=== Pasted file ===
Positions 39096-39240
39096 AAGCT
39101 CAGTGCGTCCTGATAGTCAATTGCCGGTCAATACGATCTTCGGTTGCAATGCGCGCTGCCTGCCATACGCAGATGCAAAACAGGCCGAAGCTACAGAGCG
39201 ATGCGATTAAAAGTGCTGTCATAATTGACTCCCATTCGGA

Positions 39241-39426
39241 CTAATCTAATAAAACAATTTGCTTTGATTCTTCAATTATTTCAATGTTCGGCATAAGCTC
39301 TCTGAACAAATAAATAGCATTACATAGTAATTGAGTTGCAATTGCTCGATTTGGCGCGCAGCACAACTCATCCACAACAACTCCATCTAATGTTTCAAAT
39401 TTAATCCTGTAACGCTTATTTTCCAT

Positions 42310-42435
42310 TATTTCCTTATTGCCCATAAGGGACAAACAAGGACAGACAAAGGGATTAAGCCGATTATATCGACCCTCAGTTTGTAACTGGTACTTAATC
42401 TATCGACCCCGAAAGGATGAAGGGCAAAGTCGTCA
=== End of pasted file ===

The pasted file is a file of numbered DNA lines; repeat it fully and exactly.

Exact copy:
Positions 39096-39240
39096 AAGCT
39101 CAGTGCGTCCTGATAGTCAATTGCCGGTCAATACGATCTTCGGTTGCAATGCGCGCTGCCTGCCATACGCAGATGCAAAACAGGCCGAAGCTACAGAGCG
39201 ATGCGATTAAAAGTGCTGTCATAATTGACTCCCATTCGGA

Positions 39241-39426
39241 CTAATCTAATAAAACAATTTGCTTTGATTCTTCAATTATTTCAATGTTCGGCATAAGCTC
39301 TCTGAACAAATAAATAGCATTACATAGTAATTGAGTTGCAATTGCTCGATTTGGCGCGCAGCACAACTCATCCACAACAACTCCATCTAATGTTTCAAAT
39401 TTAATCCTGTAACGCTTATTTTCCAT

Positions 42310-42435
42310 TATTTCCTTATTGCCCATAAGGGACAAACAAGGACAGACAAAGGGATTAAGCCGATTATATCGACCCTCAGTTTGTAACTGGTACTTAATC
42401 TATCGACCCCGAAAGGATGAAGGGCAAAGTCGTCA